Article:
On many Saturdays during my childhood, Mom used to wake me up early in the morning so that I could go with her to the swap meet. It was there that she fostered my love for a great bargain and nurtured my creative side.
We would walk through the swap meet, holding up different bolts of cloth, saying "This would make a great dress" or "We could make curtains with this!" We had so many great ideas, and we'd return to the car arms filled with cloth.
Unfortunately, we had spent so much time dreaming about all these wonderful creations that we never actually got down to the creating part of it.
At some point during the week, the bags of cloth would get tossed into the garage, and when Saturday arrived, the process would start all over again.
This included the time we went shopping for the cloth for my homecoming dress.
Yes....the cloth that was supposed to be my homecoming dress, 15 years ago, is still in the garage.
There are mountains of cloth in our garage. And now that I am 32, I think it's time to make use of it or get rid of it.
So, this past summer I have been creating lots of things with my lovely little sewing machine. I usually pull it out when mom's not here, because she usually hovers and points out everything I'm doing "wrong." She has a whole lot more experience with sewing, so she assumes she's right every time, and sometimes she is. The other times, I chalk it up to style differences; she does not like these times.
Lately, we've been getting along, but our relationship's a lot like maneuvering a field of land mines. It really doesn't take much, because even me getting frustrated will set her off. Anyone who knows my mom knows that she can be extremely frustrating.
Surprisingly, she's helped me complete a couple of different sewing projects that I had on my list that required some of her expertise. We made a dress and some rice filled therapy packs. We made it through 2 whole projects without killing each other!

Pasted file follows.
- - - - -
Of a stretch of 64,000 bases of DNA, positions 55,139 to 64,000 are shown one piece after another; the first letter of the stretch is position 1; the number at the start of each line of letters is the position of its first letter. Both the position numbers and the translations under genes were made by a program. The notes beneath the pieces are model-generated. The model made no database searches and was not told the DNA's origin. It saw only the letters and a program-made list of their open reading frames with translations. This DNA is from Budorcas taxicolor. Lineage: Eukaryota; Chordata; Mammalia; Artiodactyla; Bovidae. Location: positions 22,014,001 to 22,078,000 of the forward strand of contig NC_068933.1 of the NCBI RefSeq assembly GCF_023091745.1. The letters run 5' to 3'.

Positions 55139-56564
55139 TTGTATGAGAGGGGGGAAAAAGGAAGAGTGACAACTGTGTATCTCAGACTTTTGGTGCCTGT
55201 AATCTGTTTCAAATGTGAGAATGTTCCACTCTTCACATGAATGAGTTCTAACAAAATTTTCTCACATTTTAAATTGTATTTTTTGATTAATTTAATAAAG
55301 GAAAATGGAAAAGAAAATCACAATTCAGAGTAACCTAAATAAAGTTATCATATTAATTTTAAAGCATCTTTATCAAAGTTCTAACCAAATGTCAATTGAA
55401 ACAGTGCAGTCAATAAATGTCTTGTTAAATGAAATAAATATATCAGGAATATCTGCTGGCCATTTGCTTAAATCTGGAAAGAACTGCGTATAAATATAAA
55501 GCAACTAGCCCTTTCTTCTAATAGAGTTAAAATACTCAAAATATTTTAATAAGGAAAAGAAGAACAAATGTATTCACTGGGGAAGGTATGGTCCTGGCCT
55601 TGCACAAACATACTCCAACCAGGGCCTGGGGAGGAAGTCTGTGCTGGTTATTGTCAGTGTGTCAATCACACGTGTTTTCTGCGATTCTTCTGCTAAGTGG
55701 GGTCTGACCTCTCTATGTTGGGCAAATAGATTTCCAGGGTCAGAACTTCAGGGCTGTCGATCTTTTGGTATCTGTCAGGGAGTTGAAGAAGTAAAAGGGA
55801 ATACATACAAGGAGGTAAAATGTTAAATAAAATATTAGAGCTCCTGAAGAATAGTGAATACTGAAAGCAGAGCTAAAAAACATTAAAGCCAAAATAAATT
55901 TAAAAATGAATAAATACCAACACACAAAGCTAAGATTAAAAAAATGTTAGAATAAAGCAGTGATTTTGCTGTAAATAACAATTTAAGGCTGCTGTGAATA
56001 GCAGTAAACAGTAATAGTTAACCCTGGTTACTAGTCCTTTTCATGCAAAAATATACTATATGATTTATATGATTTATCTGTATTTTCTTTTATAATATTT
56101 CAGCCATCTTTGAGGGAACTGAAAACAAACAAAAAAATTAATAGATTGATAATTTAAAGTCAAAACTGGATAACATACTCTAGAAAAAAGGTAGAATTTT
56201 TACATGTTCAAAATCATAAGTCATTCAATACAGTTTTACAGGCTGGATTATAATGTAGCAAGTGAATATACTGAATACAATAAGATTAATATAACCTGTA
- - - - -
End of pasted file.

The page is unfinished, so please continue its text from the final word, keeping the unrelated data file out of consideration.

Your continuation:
Then I did something stupid. I told her I was working on another project and asked her to help me. We must have very different definitions of what the word "help" means, because I came home this afternoon to find her completing my project by herself. She was almost finished with it by the time I stopped her to say one of the parts was incorrect. I explained it to her, and she said, "Oh, well I didn't know that. You didn't tell me."
And right into the trap I fell. These are the words she's been saying pretty much all of my life. They are the way she believes that she retains no culpability for any mistakes and never has to say words like "my fault" or "I'm sorry." Trust me, those words would go a long way with me, but any time she has actually ever said them, she says them with the sincerity of a kindergartener.
Anyways, I got mad, and said, "I did tell you." You should know that this does not make me proud. I don't like pointing out to my mother that her memory might not be as strong as it once was. I also don't think it's right for me to not defend myself, at least every once in a while. Also, I think it's fair for people to have what I call "feelings." This is not the case with her.
The usual scenario proceeds like this:
1. I tell her my plans.
2. She does whatever she wants.
3. I get mad.
4. She gets even madder because I am mad at her.
5. Everyone stops talking to each other.
"Mom, I thought you were going to help me, not do it all yourself."
"I'm just trying to help you. I didn't know what you wanted. I didn't understand. I'm so sleepy, but I'm doing this for you."
Then I said, "Mom, if you're tired, go to sleep. I don't need this done right this second."
So she tried to storm off to my younger brother to tell him how she was so hurt and I was so disrespectful, but instead of walking away, I walked towards them. She said, "I'm done." and angrily walked off to her room.